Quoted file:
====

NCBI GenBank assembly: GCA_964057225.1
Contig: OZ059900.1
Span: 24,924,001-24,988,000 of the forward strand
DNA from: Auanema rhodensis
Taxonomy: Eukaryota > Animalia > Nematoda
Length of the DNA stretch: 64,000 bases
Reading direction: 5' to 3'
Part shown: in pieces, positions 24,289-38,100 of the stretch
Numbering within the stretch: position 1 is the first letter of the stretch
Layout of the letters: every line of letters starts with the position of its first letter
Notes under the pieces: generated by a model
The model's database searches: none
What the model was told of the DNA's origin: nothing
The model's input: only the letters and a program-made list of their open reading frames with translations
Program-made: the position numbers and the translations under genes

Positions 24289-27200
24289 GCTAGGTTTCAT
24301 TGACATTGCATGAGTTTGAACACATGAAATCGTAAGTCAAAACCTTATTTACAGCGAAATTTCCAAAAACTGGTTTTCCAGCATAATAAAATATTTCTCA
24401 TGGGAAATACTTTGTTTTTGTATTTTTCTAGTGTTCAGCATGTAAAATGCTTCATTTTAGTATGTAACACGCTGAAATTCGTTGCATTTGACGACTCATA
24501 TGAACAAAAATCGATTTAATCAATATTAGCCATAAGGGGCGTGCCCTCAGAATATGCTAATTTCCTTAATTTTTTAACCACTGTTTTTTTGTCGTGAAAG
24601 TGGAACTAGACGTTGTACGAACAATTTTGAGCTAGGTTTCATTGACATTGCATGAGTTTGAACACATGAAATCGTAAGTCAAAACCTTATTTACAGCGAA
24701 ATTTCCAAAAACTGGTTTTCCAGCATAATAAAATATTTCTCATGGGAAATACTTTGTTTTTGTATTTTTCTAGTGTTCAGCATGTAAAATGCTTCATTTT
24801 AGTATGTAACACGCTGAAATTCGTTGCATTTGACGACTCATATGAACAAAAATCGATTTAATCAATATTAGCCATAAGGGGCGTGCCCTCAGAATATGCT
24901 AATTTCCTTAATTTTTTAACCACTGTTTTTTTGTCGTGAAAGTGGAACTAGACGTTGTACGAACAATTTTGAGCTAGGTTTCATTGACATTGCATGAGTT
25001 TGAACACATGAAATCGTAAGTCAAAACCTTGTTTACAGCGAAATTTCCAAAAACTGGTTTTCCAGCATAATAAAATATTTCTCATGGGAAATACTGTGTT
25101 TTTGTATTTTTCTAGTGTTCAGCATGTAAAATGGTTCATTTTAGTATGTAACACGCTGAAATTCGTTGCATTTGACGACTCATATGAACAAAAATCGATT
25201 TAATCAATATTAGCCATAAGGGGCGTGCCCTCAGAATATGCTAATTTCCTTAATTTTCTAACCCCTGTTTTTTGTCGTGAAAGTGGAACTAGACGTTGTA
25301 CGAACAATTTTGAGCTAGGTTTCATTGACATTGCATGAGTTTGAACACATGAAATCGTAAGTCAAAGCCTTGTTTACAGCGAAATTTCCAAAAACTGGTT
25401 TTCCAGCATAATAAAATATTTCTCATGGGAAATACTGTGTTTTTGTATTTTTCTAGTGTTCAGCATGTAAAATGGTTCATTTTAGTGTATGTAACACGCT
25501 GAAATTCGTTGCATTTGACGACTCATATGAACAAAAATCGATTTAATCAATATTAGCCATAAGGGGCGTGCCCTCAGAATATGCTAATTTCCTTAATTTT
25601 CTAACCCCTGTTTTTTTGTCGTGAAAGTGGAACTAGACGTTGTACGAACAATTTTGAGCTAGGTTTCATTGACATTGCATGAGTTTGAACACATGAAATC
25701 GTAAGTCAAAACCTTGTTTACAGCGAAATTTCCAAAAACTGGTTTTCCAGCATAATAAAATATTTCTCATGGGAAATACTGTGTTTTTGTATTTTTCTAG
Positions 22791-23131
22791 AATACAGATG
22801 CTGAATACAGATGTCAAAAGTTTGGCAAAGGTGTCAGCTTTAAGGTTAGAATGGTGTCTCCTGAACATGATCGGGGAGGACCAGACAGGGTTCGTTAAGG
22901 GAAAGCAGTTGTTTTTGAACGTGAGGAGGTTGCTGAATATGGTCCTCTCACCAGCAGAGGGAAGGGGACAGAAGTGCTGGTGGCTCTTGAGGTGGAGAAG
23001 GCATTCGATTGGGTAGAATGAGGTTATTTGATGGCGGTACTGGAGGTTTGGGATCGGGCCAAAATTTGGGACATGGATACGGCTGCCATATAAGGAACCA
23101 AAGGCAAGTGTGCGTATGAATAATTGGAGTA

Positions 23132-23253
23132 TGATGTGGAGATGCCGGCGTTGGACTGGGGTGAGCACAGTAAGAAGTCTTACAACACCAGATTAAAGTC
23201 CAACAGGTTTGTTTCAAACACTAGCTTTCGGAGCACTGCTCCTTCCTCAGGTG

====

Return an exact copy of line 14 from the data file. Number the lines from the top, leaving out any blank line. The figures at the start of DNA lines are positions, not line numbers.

The model's input: only the letters and a program-made list of their open reading frames with translations